NEW YORK CITY—Had anyone been playing a drinking game with instructions to imbibe when the word Manhattan was uttered during a discussion of the city’s investment sales market Thursday morning—drinking coffee, of course—they would have been severely under caffeinated.
That’s because the panelists emphasized their interests in Brooklyn and Queens, with a particular focus on up-and-coming areas, and “urban suburban areas,” such as Yonkers. Condos, versus multifamily properties, also were in favor during the conversation, which took place at a bi-annual forum put on by Ariel Property Advisors.
“In Brooklyn, the price of land today has forced everyone to look at condos as an alternative to rentals,” said Martin Nussbaum, principal, Slate Property Group. “And I’m talking about Brooklyn because in Manhattan, in terms of the price of land, that ship has sailed. There’s just nothing available.”
The young firm has invested in—and is closely watching—Park Slope, but not the already “mature” portion of the brownstone-lined neighborhood. “We’re particularly interested in Fourth avenue,” he says. “We have three projects—on First, 10th and 15th streets—totaling about 400 apartments. It’s the bookend between Park Slope on one side and Gowanus,” which was mentioned by several speakers as an area primed for resurgence. With Whole Foods there, the rezoning that I think is coming and the proximity to Barclays Center, people are banking land there.”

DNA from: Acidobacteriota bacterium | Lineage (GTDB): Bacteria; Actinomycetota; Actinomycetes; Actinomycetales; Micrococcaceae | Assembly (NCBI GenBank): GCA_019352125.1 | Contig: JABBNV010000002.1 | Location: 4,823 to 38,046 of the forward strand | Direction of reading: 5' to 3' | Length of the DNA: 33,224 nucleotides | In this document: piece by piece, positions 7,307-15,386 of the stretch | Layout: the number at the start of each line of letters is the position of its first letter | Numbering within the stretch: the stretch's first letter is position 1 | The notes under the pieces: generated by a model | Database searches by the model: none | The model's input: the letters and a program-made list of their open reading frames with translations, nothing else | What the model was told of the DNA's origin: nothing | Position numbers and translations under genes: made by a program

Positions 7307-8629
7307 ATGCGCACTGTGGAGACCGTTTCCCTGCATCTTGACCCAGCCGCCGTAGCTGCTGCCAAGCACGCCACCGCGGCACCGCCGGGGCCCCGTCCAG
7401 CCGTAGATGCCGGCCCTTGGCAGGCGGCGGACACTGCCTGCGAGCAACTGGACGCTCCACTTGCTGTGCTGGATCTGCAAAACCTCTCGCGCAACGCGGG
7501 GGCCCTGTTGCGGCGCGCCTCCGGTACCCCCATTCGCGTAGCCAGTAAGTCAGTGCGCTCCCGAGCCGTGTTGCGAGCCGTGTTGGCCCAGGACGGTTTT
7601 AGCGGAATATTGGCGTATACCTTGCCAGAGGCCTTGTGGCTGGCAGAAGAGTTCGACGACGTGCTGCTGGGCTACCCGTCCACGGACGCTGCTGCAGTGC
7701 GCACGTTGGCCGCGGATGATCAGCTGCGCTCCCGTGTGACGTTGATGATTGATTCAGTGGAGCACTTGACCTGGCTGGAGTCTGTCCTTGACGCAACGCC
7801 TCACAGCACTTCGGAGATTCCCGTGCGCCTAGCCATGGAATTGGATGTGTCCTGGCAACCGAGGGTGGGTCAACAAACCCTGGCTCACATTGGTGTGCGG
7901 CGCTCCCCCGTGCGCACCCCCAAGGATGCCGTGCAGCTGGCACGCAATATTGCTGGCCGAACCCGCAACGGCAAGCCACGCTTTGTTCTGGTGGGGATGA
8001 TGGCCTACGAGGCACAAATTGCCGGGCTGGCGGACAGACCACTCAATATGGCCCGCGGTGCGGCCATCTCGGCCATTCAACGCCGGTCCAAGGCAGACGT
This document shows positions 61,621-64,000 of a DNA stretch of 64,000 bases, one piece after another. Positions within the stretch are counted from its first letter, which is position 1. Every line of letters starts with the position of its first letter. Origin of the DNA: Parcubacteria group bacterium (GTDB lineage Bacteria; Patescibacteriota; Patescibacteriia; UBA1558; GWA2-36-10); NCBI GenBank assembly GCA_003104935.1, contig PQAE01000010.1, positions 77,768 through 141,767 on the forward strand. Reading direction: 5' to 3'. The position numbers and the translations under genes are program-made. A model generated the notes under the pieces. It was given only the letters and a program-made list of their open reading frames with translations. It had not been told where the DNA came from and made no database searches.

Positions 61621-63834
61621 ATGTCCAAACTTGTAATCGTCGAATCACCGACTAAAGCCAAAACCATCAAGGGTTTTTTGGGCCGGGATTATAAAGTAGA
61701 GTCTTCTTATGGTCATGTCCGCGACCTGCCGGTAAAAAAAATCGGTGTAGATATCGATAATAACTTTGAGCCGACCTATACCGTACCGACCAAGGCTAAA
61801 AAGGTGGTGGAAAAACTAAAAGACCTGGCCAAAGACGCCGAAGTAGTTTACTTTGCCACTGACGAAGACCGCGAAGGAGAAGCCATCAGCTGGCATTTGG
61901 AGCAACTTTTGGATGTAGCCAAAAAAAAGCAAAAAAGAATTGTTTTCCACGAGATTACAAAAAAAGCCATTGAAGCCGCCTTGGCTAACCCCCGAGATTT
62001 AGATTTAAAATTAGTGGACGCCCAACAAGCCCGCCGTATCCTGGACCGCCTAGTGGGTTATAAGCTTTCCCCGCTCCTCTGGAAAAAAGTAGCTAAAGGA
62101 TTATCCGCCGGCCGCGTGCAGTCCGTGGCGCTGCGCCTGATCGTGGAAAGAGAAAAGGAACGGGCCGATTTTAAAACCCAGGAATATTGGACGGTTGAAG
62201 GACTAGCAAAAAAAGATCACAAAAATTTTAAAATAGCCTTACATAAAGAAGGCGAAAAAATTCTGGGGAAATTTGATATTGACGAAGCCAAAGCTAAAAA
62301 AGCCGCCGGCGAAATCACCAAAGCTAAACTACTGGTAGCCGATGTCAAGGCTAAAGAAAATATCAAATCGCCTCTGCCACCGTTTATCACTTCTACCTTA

Nussbaum continued, “When we first bought these sites, we underwrote as rentals but shifted to convert to condos. When you start to look at the economics of condos of Brooklyn relative to Manhattan, price points have jumped significantly in Manhattan but we haven’t seen that pop in Brooklyn because there’s not as much product.”
Adds Matthew Baron, president, Simon Baron Development, “We are actively looking at condo deals today, because rentals just aren’t happening. We’re pretty long on Long Island City. If you work in Manhattan and want to live in a doorman, amenitized building, you will pay $50 to $60 per square foot versus $70 to $100 in Manhattan and you’re in the city before you can blink. And with the density starting to come in, you’re seeing retail come.”
RXR is bullish on Long Island City too, especially the office market, noted Seth Pinsky, EVP at the firm. It is under contract to buy the area’s Standard Motors Building.
More generally, RXR is laser-focused on outlying areas, he said. “There are a lot of opportunities in urban-suburban markets but no one is looking at them. We’re looking at mixed-used, multifamily high rise with some retail in Downtown Yonkers.”
Pinsky explained, “What’s interesting about a market like Yonkers is that there’s been significant investment by the public sector so the infrastructure is in these communities. What’s missing is the institutional capital that will allow the neighborhoods to take off.”
However, he cautioned, “You hear about ‘the next booklyn, queens but these areas should be playing off the strengths they have, like their proximity to the city and the ability to live in a walkable suburb and own a car while being close to major transportation and not far from the city.”